Tuesday, February 17, 2015

The Door in the Wall

We're reading aloud The Door in the Wall by Marguerite de Angeli and there have been several passages that have moved me so much by their beauty and truth that I want to write them in my commonplace book.  I paused, then reread part of this one yesterday during circle time:

     "One day, late in October, as the friar walked with Robin along the side of the hill leading down to the river, D'Ath following, Robin stepped in the path.
     'Think you it is really helping my legs to swim?' he asked anxiously, 'I cannot straighten my back, and can walk only as before, halfway bent over.  What think you, Brother Luke, shall I ever straighten?'
     'I know not what to think about that.' Brother Luke sighed.  Then he lifted his head and said firmly, 'God alone knows whether thou'lt straighten or no.  I know not.  But this I tell thee.  A fine and beautiful life lies before thee, because thou hast a lively mind and a good wit.  Thine arms are very strong and sturdy.  Swimming hath helped to make them so, but only because thou hast had the will to do it.  Fret not, my son.  None of us is perfect.  It is better to have crooked legs than a crooked spirit.  We can only do the best we can with what we have.  That, after all, is the measure of success: what we do with what we have.  Come, let us go on.'"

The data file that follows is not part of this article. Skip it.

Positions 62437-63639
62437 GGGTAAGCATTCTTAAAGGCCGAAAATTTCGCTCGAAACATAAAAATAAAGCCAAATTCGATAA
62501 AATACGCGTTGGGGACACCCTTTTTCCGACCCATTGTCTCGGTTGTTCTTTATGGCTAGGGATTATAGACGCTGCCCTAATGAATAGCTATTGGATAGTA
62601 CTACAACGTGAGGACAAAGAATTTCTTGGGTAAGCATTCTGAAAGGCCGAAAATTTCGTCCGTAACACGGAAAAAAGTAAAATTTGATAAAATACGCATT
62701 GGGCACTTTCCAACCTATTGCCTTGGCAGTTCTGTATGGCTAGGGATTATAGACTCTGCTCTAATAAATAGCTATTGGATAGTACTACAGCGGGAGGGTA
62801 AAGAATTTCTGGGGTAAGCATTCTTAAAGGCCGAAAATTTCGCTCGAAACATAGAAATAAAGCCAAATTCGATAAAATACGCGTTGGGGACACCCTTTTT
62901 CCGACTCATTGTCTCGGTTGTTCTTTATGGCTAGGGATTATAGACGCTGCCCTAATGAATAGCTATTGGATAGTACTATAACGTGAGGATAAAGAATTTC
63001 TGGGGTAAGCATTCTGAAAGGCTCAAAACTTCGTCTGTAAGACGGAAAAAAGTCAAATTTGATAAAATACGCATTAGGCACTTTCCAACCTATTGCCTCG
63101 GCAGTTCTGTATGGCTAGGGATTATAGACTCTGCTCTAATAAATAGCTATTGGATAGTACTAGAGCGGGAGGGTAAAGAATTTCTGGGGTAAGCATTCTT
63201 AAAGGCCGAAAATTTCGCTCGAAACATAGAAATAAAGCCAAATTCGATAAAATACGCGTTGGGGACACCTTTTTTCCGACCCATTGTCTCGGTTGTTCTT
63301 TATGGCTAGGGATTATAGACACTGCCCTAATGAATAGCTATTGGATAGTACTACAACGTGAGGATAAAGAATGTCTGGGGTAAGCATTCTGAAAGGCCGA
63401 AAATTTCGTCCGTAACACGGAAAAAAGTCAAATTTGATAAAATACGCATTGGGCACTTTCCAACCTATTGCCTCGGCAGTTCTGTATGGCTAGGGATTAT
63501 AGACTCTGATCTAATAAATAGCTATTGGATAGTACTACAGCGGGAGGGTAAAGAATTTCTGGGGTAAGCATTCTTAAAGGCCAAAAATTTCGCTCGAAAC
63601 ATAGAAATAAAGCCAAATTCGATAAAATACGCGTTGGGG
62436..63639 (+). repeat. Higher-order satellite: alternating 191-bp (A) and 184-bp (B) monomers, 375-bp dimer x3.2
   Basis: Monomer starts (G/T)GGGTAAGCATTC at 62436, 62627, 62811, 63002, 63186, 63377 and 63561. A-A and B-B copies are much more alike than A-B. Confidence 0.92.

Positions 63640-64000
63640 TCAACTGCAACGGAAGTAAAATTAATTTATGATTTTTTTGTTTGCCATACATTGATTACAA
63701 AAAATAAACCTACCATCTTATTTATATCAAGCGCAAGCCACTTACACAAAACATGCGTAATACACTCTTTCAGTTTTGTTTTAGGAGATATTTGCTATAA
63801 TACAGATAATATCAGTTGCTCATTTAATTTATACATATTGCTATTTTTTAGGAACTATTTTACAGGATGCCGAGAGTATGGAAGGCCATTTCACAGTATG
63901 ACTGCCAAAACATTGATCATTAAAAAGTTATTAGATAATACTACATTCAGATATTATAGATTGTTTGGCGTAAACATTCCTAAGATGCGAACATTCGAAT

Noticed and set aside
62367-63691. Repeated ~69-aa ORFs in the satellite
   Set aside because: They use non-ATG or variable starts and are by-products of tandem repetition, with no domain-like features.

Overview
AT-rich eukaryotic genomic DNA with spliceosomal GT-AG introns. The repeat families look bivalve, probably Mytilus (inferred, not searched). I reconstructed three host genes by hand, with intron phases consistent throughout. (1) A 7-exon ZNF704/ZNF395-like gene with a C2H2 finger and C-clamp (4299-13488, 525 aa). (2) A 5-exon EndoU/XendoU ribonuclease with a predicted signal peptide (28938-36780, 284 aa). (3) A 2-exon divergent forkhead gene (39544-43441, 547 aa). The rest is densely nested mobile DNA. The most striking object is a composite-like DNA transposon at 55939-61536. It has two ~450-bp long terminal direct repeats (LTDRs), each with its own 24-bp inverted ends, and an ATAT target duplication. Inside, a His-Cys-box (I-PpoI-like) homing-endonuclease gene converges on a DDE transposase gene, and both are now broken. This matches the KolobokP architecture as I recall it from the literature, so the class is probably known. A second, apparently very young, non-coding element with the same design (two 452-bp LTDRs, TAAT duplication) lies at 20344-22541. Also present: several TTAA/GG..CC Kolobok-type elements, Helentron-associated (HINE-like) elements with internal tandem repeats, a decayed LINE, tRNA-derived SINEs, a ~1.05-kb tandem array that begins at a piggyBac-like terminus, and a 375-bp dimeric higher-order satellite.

What beautiful things are you finding in your reading this winter?

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